Feb. 7, 2016 SIGN IN | REGISTER

For Some Members' Families, D.C. Is the Place to Be

Tom Williams/CQ Roll Call
Messer moved his family to Washington shortly after he was elected to the House. In the Indiana delegation, quite a few members have relocated their families, a practice started by Pence when he was a representative.

Florida Sen. Marco Rubio recently put his West Miami home on the market to move his wife, Jeanette, and three kids — Dominick is 6, Anthony is 8 and Daniella is 11 — closer to Washington. New York Sen. Kirsten Gillibrand lives with her husband and two children, a 10-year old and a 5-year-old, on Capitol Hill. When the Senate is in session, she drops them off at and picks them up from school; the family maintains a primary residence in Brunswick, N.Y.

Clarine Nardi Riddle was former Sen. Joseph I. Lieberman’s chief of staff. Now an attorney in D.C, she is a co-founder of No Labels, an organization seeking to promote civility and compromise in Washington. She remembers Lieberman bringing his family to D.C.

“He was advised by a number of colleagues to bring his family with him to D.C. because it would make for keeping the family together, a support system, a way for the family to connect to the broader community and get to know the other families in the Senate,” she said. “He took that really to heart.”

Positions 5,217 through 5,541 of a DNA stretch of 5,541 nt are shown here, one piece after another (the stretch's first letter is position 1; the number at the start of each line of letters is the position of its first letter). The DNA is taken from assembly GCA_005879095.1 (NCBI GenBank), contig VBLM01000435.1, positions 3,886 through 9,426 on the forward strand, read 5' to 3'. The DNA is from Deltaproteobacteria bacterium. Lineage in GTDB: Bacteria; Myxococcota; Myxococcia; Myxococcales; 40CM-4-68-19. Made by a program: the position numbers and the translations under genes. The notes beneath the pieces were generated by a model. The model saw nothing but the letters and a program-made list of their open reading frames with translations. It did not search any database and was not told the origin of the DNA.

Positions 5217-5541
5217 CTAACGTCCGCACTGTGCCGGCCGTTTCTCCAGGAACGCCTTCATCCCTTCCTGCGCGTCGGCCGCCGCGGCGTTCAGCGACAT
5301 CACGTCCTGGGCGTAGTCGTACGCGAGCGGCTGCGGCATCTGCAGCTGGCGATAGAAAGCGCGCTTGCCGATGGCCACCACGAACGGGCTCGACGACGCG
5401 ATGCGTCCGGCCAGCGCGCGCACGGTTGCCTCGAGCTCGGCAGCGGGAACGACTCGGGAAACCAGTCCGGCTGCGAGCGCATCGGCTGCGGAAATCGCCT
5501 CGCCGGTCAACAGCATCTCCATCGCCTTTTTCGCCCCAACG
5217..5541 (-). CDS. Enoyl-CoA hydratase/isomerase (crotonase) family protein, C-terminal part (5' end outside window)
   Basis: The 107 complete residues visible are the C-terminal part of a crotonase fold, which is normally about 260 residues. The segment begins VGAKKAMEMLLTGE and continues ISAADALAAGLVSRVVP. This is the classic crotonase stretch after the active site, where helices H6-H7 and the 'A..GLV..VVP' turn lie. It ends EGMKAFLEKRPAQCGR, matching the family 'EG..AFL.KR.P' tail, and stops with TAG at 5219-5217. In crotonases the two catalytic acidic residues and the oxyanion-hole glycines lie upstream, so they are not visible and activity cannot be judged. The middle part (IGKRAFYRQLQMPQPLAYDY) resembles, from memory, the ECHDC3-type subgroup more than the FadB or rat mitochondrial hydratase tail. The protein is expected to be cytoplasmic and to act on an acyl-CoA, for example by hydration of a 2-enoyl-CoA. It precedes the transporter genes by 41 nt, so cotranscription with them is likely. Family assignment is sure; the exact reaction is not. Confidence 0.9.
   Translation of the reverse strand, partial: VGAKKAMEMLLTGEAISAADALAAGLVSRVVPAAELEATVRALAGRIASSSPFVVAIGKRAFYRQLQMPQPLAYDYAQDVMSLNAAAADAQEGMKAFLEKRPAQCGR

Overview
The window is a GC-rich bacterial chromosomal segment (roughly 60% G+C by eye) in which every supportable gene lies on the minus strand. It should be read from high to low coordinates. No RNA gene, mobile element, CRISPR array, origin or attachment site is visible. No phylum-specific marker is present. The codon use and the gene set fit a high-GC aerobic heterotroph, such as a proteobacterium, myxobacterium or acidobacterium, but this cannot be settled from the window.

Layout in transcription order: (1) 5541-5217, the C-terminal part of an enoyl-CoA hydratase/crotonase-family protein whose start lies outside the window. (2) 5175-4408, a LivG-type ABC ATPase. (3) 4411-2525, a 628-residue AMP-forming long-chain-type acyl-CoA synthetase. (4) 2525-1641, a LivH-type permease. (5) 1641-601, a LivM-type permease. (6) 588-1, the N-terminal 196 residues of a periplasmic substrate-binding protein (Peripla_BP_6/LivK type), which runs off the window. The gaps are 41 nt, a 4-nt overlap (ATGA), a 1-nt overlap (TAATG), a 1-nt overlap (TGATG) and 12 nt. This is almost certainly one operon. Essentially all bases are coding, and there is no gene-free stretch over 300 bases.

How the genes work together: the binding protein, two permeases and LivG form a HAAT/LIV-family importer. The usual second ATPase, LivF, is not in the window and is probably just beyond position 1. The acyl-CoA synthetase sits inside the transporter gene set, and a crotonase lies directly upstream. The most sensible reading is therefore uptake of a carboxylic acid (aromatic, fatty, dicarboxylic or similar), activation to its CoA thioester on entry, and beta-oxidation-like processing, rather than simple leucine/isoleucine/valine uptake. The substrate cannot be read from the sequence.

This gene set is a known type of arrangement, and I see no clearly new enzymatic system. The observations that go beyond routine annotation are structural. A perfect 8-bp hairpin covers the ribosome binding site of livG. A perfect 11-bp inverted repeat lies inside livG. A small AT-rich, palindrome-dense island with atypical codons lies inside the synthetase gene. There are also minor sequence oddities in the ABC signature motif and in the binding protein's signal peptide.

She said No Labels wants changes in the congressional schedule, with more consecutive days in session and coordinated House-Senate calendars. This meshes with having families nearby. “It’s harder to attack someone that you know. To the extent to which the calendar, the week’s schedule of events, can encourage people to get to know each other, to work with each other, then No Labels’ purpose is to help to stop the fighting and start the fixing,” she said.

Messer, who is the Republican class president, agreed.

“I think the lack of people here has changed Washington culture and not for the better,” he said.

Back in the Day

Matthew Wasniewski, the historian for the House of Representatives, said in the 19th century that congressional life was not suitable for families in D.C. — sessions were short and there was little appropriate housing. However, when the schedule shifted to be more year-round and members served more terms in office, some families (not all, he noted) became part of the fabric of the city.

The House historian’s office has among its documents a transcript of a 2007 interview with Cokie Roberts, journalist and daughter of late Democratic Reps. Hale and Lindy Boggs of Louisiana, who spent much of the late 1950s and early ’60s in D.C.

“Everybody knew each other, and that is a huge change from now,” she said in the interview. “Because transportation was such that we were here, ... members were not going home on weekends, ... people played bridge. People did get to know each other. And there was that sense that after the sun goes down, we’re all friends. You’d see each other at church, you’d see each other at school events.”

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